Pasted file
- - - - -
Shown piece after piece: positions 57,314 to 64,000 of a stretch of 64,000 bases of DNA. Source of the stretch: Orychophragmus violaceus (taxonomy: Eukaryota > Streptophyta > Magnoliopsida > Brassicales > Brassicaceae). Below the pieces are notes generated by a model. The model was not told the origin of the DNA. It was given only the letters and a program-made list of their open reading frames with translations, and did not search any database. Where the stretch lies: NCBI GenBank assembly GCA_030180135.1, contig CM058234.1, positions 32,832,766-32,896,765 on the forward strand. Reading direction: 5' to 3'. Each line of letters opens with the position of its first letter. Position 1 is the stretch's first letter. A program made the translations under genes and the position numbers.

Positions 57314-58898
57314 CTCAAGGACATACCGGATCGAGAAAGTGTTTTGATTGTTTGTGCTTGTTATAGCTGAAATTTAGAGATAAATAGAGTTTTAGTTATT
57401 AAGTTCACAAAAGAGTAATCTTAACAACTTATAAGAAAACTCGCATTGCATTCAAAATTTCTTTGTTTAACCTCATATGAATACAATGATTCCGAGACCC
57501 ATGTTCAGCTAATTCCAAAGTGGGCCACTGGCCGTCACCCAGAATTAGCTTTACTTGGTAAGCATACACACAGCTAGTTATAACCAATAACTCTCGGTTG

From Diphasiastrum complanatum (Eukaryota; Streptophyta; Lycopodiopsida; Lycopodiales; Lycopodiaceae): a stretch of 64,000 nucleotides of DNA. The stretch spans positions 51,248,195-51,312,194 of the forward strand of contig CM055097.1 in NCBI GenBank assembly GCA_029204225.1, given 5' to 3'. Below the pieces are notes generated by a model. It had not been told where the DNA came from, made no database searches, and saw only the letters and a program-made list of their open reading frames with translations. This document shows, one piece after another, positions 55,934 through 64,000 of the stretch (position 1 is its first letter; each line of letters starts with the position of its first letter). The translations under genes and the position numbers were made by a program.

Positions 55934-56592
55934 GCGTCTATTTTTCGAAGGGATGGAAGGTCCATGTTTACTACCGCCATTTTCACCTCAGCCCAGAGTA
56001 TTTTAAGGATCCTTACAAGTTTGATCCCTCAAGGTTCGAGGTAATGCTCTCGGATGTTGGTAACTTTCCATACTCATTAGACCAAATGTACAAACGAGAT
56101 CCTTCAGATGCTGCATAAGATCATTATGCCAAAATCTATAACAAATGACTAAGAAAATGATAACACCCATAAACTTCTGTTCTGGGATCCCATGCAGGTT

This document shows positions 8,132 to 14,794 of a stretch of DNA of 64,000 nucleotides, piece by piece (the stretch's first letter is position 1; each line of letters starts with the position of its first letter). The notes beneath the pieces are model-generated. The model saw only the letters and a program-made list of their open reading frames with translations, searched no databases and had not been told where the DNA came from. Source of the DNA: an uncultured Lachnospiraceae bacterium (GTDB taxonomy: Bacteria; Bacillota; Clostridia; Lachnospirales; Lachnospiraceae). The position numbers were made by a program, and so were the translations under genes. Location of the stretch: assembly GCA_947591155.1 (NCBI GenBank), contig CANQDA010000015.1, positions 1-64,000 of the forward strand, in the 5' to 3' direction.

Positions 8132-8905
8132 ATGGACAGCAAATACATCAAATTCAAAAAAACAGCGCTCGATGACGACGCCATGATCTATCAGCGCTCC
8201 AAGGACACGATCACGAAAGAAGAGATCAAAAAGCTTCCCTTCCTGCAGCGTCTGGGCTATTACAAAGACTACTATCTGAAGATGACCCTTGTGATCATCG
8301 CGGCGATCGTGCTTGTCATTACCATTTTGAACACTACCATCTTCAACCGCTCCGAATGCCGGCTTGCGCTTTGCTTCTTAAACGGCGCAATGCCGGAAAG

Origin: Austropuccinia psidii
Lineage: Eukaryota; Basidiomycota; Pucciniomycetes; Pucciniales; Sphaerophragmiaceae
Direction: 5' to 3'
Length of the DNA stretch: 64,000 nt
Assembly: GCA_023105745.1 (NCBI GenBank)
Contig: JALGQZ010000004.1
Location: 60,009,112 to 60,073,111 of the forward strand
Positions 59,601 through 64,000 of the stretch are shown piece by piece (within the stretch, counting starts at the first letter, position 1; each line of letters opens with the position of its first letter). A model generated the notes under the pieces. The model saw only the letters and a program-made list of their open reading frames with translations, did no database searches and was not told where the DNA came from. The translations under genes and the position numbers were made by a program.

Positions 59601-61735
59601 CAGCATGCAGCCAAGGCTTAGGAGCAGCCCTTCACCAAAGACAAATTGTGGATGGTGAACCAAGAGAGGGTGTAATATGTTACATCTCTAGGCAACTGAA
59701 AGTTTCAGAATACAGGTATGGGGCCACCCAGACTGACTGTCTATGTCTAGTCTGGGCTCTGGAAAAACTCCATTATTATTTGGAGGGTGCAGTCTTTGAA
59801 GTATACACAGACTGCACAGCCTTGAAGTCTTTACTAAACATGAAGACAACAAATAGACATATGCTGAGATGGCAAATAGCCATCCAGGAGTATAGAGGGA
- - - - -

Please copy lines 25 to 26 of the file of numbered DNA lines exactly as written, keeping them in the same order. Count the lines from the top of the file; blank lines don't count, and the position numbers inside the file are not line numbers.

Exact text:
59601 CAGCATGCAGCCAAGGCTTAGGAGCAGCCCTTCACCAAAGACAAATTGTGGATGGTGAACCAAGAGAGGGTGTAATATGTTACATCTCTAGGCAACTGAA
59701 AGTTTCAGAATACAGGTATGGGGCCACCCAGACTGACTGTCTATGTCTAGTCTGGGCTCTGGAAAAACTCCATTATTATTTGGAGGGTGCAGTCTTTGAA